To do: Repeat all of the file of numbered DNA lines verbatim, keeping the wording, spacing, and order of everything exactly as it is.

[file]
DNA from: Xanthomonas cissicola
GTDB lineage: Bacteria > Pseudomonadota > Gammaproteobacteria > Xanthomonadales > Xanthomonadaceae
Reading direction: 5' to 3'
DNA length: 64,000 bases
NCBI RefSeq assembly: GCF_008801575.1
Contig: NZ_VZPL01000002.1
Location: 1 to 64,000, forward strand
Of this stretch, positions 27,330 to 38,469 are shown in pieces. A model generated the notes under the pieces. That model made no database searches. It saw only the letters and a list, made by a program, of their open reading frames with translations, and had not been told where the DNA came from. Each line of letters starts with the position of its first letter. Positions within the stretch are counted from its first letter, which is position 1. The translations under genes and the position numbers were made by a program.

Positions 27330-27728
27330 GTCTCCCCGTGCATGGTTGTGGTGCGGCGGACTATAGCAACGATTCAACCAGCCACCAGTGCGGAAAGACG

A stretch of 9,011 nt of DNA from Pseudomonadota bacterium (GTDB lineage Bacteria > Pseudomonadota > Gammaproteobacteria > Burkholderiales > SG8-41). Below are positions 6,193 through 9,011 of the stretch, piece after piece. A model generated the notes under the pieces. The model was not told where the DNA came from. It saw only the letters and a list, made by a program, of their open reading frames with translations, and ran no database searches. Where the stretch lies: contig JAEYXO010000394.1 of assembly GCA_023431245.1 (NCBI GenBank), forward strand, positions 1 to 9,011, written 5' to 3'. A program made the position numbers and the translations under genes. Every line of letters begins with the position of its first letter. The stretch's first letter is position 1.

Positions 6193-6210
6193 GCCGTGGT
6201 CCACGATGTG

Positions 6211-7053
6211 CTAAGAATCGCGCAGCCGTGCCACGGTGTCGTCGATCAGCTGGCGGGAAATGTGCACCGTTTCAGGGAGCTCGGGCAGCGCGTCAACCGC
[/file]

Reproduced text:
DNA from: Xanthomonas cissicola
GTDB lineage: Bacteria > Pseudomonadota > Gammaproteobacteria > Xanthomonadales > Xanthomonadaceae
Reading direction: 5' to 3'
DNA length: 64,000 bases
NCBI RefSeq assembly: GCF_008801575.1
Contig: NZ_VZPL01000002.1
Location: 1 to 64,000, forward strand
Of this stretch, positions 27,330 to 38,469 are shown in pieces. A model generated the notes under the pieces. That model made no database searches. It saw only the letters and a list, made by a program, of their open reading frames with translations, and had not been told where the DNA came from. Each line of letters starts with the position of its first letter. Positions within the stretch are counted from its first letter, which is position 1. The translations under genes and the position numbers were made by a program.

Positions 27330-27728
27330 GTCTCCCCGTGCATGGTTGTGGTGCGGCGGACTATAGCAACGATTCAACCAGCCACCAGTGCGGAAAGACG

A stretch of 9,011 nt of DNA from Pseudomonadota bacterium (GTDB lineage Bacteria > Pseudomonadota > Gammaproteobacteria > Burkholderiales > SG8-41). Below are positions 6,193 through 9,011 of the stretch, piece after piece. A model generated the notes under the pieces. The model was not told where the DNA came from. It saw only the letters and a list, made by a program, of their open reading frames with translations, and ran no database searches. Where the stretch lies: contig JAEYXO010000394.1 of assembly GCA_023431245.1 (NCBI GenBank), forward strand, positions 1 to 9,011, written 5' to 3'. A program made the position numbers and the translations under genes. Every line of letters begins with the position of its first letter. The stretch's first letter is position 1.

Positions 6193-6210
6193 GCCGTGGT
6201 CCACGATGTG

Positions 6211-7053
6211 CTAAGAATCGCGCAGCCGTGCCACGGTGTCGTCGATCAGCTGGCGGGAAATGTGCACCGTTTCAGGGAGCTCGGGCAGCGCGTCAACCGC